The inductive charging of smartphones in the car is becoming increasingly popular. That is why more and more OEMs are installing inductive charging stations. This article shows what challenges there are in the development of this technology and what the future of smartphone use in vehicles will look like.
Smartphones have become an integral part of everyday life for many people. According to a study by Ericsson, there will be around 6.1 billion smartphone users worldwide by next year. That corresponds to about 75 percent of today’s world population. In Germany there were around 57 million smartphone users in 2018, and they are particularly popular in the 14 to 49 age group with a user share of over 95 percent.
The way we use mobile phones has also changed: While the first mobile phones were only suitable for making calls, smartphones are now important communication devices in everyday life. Whether for video calls, text messages, apps, listening to music or surfing the Internet – the smartphone is touched an average of 2,617 times a day, as a study by the US market research institute dscout found.
Power-intensive apps drain the battery life
Many smartphone users always have their device with them and want to use it everywhere – even in the car. Studies show that 70 percent of car occupants use their smartphones while driving. They not only make calls, but also use power-intensive apps such as GPS navigation, infotainment options (podcasts, internet radio and playlists), voice-controlled text input, adjustments to vehicle settings (air conditioning and seat positions) or data exchange with the cloud.
All of these applications reduce the battery life of smartphones. Fifteen years ago, a full charge on a cell phone would take about a week. Today the average battery life is only one day.
This does not even take into account the expansion of LTE and LTE Advanced networks, which will consume more energy. Charging the smartphone in the vehicle is therefore all the more important for increasing the comfort of the vehicle occupants. Charging the smartphone via USB in the car is usually an inconvenient procedure – plugs do not fit, an adapter is often missing, connecting while driving is a dangerous, traffic-endangering undertaking, and the charging capacity at the USB port is often too low for fast charging. This can be remedied by charging via “wireless charging”, which more and more OEMs are integrating into their vehicles.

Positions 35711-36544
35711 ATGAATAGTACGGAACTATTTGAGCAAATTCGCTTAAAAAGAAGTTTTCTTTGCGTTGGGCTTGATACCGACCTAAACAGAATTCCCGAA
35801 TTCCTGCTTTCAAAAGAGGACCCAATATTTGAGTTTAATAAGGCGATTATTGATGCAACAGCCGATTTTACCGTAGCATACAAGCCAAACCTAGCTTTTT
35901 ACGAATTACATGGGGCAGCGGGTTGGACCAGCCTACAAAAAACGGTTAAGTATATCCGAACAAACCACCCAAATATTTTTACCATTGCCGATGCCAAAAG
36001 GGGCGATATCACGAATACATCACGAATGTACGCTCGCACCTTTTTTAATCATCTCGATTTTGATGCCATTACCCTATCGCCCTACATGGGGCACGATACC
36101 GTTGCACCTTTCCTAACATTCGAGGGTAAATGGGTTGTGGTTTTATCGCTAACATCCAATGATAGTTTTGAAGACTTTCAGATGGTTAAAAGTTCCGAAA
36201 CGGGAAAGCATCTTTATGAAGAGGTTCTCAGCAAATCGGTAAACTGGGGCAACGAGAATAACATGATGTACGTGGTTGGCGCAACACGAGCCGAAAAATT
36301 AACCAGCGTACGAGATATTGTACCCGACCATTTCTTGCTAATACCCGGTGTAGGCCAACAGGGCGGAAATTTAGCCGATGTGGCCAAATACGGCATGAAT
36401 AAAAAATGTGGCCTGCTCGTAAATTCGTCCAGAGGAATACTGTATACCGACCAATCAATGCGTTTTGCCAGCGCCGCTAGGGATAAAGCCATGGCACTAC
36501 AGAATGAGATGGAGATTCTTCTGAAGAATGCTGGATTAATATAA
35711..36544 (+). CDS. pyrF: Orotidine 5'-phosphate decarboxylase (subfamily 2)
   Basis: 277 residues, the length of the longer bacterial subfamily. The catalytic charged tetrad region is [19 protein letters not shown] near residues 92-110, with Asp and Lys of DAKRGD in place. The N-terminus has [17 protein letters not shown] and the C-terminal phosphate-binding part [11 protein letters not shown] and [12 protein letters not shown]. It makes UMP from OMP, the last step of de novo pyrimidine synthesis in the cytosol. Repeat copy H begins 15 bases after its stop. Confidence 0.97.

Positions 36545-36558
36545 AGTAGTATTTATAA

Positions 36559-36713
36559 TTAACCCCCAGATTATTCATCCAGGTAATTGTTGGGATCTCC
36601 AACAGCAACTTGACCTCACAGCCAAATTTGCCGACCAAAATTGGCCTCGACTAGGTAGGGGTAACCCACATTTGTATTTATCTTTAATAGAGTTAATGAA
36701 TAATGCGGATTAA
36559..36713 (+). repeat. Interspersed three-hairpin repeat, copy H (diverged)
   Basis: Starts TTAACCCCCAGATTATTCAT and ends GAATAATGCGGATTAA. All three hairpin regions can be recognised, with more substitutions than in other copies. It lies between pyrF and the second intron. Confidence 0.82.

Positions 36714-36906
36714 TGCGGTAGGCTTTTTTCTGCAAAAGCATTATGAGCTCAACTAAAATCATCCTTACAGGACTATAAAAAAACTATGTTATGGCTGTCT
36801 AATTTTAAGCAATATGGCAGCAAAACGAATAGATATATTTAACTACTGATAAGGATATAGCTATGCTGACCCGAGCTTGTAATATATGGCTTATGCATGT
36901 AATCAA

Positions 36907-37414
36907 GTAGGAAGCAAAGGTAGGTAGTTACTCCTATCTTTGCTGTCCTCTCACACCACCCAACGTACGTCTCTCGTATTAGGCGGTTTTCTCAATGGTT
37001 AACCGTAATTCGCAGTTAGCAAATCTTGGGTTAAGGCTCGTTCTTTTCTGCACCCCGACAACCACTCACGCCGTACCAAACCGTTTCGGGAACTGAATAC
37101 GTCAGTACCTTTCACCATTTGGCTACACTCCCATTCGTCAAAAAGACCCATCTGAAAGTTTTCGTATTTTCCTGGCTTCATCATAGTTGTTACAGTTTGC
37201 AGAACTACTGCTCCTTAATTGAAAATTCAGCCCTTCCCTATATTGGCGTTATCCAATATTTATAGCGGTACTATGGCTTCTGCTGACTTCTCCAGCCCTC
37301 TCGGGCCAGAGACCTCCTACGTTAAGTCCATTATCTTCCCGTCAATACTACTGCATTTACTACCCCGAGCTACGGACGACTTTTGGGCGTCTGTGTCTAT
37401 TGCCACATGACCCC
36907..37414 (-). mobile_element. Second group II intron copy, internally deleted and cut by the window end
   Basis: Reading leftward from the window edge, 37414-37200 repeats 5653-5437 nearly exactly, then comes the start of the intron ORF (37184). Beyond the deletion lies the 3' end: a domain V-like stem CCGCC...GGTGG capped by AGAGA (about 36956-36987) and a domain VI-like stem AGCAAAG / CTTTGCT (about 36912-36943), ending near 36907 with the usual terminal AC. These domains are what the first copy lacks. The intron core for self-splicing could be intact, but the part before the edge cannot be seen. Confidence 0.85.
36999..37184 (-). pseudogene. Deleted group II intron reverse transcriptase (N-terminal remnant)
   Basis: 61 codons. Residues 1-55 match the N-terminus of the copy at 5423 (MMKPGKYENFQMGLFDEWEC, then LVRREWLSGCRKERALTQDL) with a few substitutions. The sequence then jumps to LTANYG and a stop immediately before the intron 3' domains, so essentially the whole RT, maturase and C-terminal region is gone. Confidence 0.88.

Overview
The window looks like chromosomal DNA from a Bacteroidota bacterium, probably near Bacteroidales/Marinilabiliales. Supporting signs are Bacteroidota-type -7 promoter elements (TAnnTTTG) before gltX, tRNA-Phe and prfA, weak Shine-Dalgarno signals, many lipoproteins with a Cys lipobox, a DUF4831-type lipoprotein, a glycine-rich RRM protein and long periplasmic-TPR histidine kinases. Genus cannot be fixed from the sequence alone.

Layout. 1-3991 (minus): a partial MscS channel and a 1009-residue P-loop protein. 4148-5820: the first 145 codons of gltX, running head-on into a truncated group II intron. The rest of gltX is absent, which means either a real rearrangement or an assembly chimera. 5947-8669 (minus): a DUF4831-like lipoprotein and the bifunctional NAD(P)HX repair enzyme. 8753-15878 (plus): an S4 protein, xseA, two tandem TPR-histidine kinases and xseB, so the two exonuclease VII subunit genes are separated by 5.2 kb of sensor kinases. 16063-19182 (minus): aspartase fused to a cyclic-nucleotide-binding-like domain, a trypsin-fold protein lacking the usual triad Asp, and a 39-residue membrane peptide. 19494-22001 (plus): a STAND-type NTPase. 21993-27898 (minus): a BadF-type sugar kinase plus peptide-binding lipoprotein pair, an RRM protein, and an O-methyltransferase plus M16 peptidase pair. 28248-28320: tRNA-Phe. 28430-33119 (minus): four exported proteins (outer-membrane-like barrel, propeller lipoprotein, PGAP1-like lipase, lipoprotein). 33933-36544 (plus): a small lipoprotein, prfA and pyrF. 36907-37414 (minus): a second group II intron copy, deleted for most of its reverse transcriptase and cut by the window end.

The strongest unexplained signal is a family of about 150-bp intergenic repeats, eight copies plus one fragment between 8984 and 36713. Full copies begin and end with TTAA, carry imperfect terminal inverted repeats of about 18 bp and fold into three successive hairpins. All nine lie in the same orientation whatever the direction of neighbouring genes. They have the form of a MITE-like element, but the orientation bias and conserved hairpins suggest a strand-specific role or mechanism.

Structure of the wireless charging units
The technology behind wireless charging is based on an invention by the visionary Nikola Tesla, which he made back in 1891: the wireless, “inductive” transmission of energy to operate incandescent lamps. With inductive charging – that is, the wireless energy transfer like an electric toothbrush and its base station – an input voltage is converted into a constant output voltage, similar to a standard switched-mode power supply. The decisive difference to the power supply unit is that the coils used in the power supply unit are installed separately in the transmitter and receiver during wireless charging. A magnetic field with a frequency between 105 kHz and 205 kHz is built up via the alternating current in the coils in the transmitter module. This magnetic field transfers energy to the receiving device, in which a voltage is generated.
Challenges in wireless charging
The development and introduction of wireless charging systems poses a number of design challenges. One concerns electromagnetic compatibility (EMC). Strict requirements are rightly placed on these in automotive applications. EMC refers to the inadvertent generation, emission and absorption of electromagnetic energy that can cause undesirable effects on an electrical system, such as electromagnetic interference (EMI). Wireless charging can also adversely affect the keyless entry system (keyfob) by creating unwanted electromagnetic fields.
The function of the keyfob must under no circumstances interfere with a wireless charging system through electromagnetic radiation. The construction challenge becomes even more apparent when the driver places the keyfob on or near the wireless charging station. For example, if the keyfob is on the wireless charging station / platform while charging, the key might not recognize the vehicle’s request and then not respond. The car would not start. The development of advanced EMC shielding techniques is a necessary prerequisite to ensure the coexistence of the wireless charging system with the keyfob.
Another challenge for wireless charging concerns heat sensitivity. Extreme temperatures not only have a negative effect on a mobile device, but also on the charging station. The typical operating temperature for a mobile phone is between 0 and 35° C. In summer, however, the interior of a vehicle that is parked in a sunny parking lot, for example, can heat up to well over 35° C. If the charging system is not appropriately designed and protected, such drastic temperature increases can cause damage that makes it inoperable.
With wireless energy transfer, heat is generated in the smartphone, which can extend the charging process. That is why optimized thermal management plays an important role in reducing charging times.
When transmitting from the charging station to the phone, part of the energy is naturally lost. Many wireless charging systems can only achieve a maximum efficiency of 65% even under perfect conditions. However, Molex Wireless Chargers can boast an efficiency of 72% (measured from the car battery to the cell phone battery).
Current units are designed to be able to bridge distances of up to 4mm. Greater distances are possible, but require higher transmission energy, which in turn has a negative effect on the critical EMC in the closed vehicle.